So, went back to the original plan
-removed valve from tube (so heating up the tube won't potentially cause it to explode from air heating up and expanding)
-welded up the existing holes,
-machined a 3/8" rod to have a 1/4"-28 thread about an inch long,
-turn down the last 1/8" down to 5/16" (so it would go into the hub that 1/8")
-parted it off the rod, repeated for a second fitting
-installed and tightened the zerk into the fitting and marked the fitting where the zerk pointed (so when it's brazed to the wheel, the zerk will point the right direction)
-used an air die grinder to make the 5/16" hole in the hub
-brazed the fitting to the hub
-used the air die grinder to smooth out the inside of the hub
-installed the zerk to the fitting

Here's the zerk and fitting, ready to install in the hub
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Wheel one brazed in place. Yes, it's been quite some time since I last brazed something. Managed to do these without wrecking the tires or tubes... I'm not 100% sure I got the back side of these fitting sealed up.
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Wheel #2 went better, has better control of heat and where to put it so there's less brazing material put down.
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Here's a shot of the original bearings, neither of which has seen grease in a long long time. One wheel was missing the sleeve, so it was just flopping around and wearing the bolt holding it in place. Also shown is the new bearing/sleeve, which is sized slightly differently, but I just machined out the bearing retainers used on each end of the rim to go around the slightly larger size of the sleeve.
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Nice work on the repair.
I can't imagine running with that bearing dry.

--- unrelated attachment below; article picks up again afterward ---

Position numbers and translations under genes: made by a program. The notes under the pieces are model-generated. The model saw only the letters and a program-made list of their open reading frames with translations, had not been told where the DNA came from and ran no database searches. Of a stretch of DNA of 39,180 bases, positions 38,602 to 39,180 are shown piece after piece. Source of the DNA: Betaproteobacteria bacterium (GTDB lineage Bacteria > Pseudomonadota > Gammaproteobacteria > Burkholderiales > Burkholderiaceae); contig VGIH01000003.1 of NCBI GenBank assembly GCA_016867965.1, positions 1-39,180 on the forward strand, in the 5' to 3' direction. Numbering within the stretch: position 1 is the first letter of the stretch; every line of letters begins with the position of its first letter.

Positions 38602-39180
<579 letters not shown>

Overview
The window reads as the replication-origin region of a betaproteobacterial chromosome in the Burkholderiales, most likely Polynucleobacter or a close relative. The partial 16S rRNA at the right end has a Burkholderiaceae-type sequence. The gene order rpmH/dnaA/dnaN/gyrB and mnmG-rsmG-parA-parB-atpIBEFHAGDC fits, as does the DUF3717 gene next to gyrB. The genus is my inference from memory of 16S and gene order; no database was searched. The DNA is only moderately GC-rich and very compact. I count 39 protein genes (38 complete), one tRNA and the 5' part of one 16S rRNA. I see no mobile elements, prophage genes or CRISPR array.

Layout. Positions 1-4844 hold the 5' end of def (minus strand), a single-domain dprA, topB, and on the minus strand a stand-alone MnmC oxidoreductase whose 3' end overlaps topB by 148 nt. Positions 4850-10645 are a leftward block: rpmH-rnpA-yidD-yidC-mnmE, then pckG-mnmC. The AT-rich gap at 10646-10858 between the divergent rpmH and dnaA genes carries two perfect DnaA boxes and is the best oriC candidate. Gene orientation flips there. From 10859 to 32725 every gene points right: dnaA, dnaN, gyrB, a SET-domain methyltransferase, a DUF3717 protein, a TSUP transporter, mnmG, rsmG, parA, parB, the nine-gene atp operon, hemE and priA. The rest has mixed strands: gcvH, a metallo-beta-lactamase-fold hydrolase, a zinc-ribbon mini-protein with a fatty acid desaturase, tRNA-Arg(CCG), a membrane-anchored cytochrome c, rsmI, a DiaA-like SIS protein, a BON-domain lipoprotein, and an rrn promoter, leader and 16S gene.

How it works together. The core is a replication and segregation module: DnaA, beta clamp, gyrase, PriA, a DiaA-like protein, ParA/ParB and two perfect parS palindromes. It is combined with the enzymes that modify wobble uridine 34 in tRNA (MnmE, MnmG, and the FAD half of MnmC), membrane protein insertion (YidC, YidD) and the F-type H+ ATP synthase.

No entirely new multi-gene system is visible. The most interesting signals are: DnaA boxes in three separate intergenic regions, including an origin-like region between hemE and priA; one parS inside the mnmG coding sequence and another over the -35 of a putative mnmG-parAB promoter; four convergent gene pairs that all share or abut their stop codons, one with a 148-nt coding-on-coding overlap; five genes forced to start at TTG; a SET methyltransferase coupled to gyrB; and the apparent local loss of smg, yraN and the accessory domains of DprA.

Nice pictures too.

Good job!

Don
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Discussion Starter #16
Ugh, both weren't quite sealed up right, so it was a mess disassembling them (as they were partially filled with fresh grease), then clean and braze a bit more, and reassemble. But afterwards, it works as designed.
 

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The reason why I went with a larger size was there was no way I'd get a 1/4" nut to seal.
The 5/16th nut gave me a more level playing field.
LOL!!
Yeah, cleaning grease off so you could braise wasn't much fun.
I just greased the excavator, the good part is the Dewalt 20 volt grease gun, the bad part is cleaning off the old grease. It has a mind of it's own, no matter how many rags or paper towels your armed with.
Oil Eater is my friend.

Don

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Discussion Starter #18
The diameter of that fitting I made wasn't a problem (it's 3/8"), I'm just glad I didn't make it shorter. I considered making it so the end of the grease fitting would go a little into the hub (it's about 1/8" thick), but decided against it. And as it is, I just barely kept the brazing material from going over the top of the fitting and into it, which would have meant redoing it.
 

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Discussion Starter #19
Made some decent progress on the attachment frame. It's upside down from how it installs. The bar with the hole in it is just resting on the frame, it needs to be welded at the right height between the two diagonal pieces, as the jackshaft that reduces the pto rpm to what the Bercomac attachments need mounts to it).
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Tomorrow, it's welding that bar in the right spot, and then moving/modifying the attachment pivot point from the Husqvarna attachment frame to this one (as the pivot stuff is fairly precisely made to be the right diameter and width, which takes awhile to do). It's just easier cut it off the other frame and weld it to this one (and less wasteful, I also did this with that jackshaft mount) at the right height.
 

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Oh boy, welding. :)
It looks nice and sturdy.
It sure beats the little handle I welded up today, but it's all good fun any time you get to melt steel.

Looking forward to seeing how this is all going to fit together.

Don